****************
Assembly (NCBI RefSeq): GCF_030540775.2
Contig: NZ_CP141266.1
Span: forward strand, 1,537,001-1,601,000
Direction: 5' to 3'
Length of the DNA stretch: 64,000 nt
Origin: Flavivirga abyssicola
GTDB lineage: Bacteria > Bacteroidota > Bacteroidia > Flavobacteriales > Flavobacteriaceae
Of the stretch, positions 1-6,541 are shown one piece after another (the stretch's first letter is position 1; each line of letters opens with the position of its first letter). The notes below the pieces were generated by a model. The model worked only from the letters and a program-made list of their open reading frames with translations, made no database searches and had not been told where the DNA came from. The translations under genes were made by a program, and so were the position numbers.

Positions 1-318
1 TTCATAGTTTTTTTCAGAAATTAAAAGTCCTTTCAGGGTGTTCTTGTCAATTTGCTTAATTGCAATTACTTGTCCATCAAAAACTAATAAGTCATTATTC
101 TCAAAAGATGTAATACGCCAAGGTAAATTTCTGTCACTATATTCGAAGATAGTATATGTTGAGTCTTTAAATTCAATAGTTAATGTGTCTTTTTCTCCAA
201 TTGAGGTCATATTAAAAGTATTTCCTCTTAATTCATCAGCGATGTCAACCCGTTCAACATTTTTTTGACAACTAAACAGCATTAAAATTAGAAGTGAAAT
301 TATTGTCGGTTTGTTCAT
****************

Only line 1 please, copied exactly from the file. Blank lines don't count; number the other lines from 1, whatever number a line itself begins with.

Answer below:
Assembly (NCBI RefSeq): GCF_030540775.2